Influencers not helping our generation find their own way

Blanca Cantu, Opinions Editor

   In the past few years, too many influencers online have been using their fame to make people believe that whatever mistakes they made in the past are justifiable and simply not a big deal. Nowadays, you find many people on social media, and I am not talking about influencers, confidently saying white nationalist things. It makes you wonder why this person of a very young and more accepting generation feels comfortable saying it.

    The main cause of this is the overwhelming amount of influencers who have come on social media the past few years and been able to keep a huge fan base despite past mishaps.

   YouTube has become a place where young kids and those of our generation can go and find videos of so-called entertaining gamers who mainly spend their time yelling out slurs or saying highly sexist jokes. It is not just a toxic gaming culture that has caused this, but makeup and comedic entertainers such as Jeffree Star and Shane Dawson, who have pasts centering around issues such as blackface and racial slurs. A quick apology video seems acceptable for most people despite the harmful views or jokes they had previously expressed.

   Of course people can change for the better. However, the sincerity of the influencers’ apologies have to be questioned. They are out there ingraining it into the youths minds that as long as someone says they were “just joking” or they slap a quick apology video on their YouTube page accompanied with some tears, then it’s all good.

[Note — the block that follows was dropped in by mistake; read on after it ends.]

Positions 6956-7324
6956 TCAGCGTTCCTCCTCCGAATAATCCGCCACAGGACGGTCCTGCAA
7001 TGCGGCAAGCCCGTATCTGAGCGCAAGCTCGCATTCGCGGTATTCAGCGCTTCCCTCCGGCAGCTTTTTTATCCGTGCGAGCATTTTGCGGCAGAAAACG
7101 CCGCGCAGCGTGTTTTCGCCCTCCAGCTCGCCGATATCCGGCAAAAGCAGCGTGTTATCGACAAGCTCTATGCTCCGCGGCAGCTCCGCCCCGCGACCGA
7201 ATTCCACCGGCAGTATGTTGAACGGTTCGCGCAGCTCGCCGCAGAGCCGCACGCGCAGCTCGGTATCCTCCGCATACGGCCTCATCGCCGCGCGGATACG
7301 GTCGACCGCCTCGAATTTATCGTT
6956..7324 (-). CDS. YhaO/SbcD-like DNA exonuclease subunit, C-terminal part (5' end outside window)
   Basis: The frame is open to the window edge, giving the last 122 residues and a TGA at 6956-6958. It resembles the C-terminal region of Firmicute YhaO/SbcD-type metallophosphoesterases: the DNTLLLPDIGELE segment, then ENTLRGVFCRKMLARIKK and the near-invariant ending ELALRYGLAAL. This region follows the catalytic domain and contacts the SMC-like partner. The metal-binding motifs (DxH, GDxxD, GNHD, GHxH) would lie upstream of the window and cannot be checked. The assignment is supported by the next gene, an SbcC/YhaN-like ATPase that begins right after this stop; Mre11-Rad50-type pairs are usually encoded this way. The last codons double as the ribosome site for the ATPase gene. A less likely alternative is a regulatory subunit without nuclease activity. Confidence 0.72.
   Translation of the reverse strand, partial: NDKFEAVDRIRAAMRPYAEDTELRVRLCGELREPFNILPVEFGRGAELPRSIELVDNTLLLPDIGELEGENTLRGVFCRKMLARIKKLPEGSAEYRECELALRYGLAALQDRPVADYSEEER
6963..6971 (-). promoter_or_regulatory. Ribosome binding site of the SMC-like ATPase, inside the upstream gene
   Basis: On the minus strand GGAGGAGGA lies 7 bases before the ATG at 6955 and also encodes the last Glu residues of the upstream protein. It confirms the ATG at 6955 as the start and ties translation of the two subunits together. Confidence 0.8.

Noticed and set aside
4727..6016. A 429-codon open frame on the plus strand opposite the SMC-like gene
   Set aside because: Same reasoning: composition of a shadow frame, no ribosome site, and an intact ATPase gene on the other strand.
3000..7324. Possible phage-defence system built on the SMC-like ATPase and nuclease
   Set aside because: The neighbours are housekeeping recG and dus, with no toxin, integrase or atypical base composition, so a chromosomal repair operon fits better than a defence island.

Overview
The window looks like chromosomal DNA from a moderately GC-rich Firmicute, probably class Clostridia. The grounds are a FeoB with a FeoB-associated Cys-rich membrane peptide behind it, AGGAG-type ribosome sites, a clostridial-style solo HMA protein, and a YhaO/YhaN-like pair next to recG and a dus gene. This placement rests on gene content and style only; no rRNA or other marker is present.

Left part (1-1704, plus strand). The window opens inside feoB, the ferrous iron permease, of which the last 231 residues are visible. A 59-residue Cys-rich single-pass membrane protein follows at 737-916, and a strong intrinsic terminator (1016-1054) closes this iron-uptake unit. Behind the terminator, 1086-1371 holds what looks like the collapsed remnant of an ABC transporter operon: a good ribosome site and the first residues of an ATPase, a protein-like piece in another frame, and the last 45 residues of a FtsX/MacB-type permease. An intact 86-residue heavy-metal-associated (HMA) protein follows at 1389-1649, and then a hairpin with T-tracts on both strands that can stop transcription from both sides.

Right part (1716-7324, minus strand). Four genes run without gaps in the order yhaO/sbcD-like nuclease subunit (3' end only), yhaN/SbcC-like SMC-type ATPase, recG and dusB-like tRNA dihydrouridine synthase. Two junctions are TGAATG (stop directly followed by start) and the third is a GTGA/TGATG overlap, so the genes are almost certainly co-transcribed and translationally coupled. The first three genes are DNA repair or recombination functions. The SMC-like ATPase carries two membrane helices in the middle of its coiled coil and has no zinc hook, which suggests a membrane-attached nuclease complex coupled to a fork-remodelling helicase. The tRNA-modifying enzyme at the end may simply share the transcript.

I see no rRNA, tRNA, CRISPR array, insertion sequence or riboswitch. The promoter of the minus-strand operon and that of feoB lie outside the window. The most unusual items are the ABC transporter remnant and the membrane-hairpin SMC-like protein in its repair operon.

When you put this together with the offensive memes that have been surfacing on social media, it is simply a wonder why so many people in our generation still find it okay to make anti-Semitic, racist or homophobic “jokes.” Though they may truly start off as a joke that is seemingly harmless, the more this type of humor is utilized online and the more influencers make it seem like it’s okay, the younger generations become desensitized to it. I would even argue it pushes some towards white nationalist ways of thinking.

   This type of “humor” only transfers its way into how people speak to others, and in turn only furthers the agendas of many hate groups to spread their views. In order for this to not be such a prevalent issue, people may need to actually start being more careful about those they decide to listen to and follow. People need to stop looking the other way when they see someone “joking around” in a very hateful way. Yes, influencers did help start this, but it is the people outside of the media letting younger generations get away with these types of mindsets.